Initially contained in Chapter 19 of the Canada-United States Free Trade Agreement (CUSFTA), the dispute settlement mechanism for trade remedies (antidumping (AD) and countervailing duty (CVD) cases) of the North American Free Trade Agreement (NAFTA) is now more than two decades old. While some scholars point to the relative success of Chapter 19 in providing for speedy reviews of either Canadian or American trade remedy determinations and establishing a relatively predictable trade environment for both countries, they also indicate the inherent limits of this chapter despite its binding nature. Some, such as Robert Howse, say that the softwood lumber dispute clearly illustrates such inherent flaws. In fact, the third and fourth episodes of the dispute, known as Lumber III (1991-1996) and Lumber IV (2001-2006), ended in stalemate with both sides unsatisfied with the results. If a binding review mechanism seems adequate for other trade remedy disputes, Softwood Lumber has not been solved through adjudication, but instead through negotiations involving power and diplomacy. With this case in mind, it is not uncommon to hear that Chapter 19 lacks teeth to solve highly litigious trade disputes. Softwood Lumber, thus, has been a real test case for Chapter 19.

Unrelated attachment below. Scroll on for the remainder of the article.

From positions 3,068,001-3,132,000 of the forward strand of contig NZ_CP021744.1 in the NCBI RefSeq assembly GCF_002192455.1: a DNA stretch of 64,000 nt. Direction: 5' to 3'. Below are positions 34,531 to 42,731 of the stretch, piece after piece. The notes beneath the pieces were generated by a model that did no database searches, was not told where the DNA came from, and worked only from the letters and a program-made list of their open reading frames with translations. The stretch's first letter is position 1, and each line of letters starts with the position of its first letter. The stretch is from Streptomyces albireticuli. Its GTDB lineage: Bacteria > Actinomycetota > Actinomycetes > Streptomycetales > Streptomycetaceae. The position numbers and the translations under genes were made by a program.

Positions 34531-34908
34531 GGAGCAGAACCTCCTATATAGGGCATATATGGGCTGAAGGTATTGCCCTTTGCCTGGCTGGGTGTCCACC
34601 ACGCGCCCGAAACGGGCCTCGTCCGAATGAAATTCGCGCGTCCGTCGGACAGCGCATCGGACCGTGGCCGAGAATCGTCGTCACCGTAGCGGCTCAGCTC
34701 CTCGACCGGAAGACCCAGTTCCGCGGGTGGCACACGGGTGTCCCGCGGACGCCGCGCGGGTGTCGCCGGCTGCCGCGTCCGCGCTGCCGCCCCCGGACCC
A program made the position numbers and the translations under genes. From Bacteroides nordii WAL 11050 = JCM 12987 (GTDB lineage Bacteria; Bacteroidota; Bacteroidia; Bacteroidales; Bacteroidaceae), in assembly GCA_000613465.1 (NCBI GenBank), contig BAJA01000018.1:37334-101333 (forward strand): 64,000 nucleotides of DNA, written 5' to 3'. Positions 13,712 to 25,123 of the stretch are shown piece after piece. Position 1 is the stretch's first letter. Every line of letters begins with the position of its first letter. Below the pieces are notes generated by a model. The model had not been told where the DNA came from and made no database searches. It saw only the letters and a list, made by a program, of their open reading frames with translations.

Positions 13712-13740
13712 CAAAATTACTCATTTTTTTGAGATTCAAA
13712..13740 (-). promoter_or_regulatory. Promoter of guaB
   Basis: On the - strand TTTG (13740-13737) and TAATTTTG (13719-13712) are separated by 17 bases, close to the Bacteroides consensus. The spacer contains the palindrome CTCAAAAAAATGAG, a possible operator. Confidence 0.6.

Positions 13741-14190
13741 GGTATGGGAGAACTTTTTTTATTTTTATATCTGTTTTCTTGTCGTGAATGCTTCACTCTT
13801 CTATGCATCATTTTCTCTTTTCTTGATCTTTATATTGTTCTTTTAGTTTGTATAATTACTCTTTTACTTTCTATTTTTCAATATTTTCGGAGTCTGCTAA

(suite dans le document joint)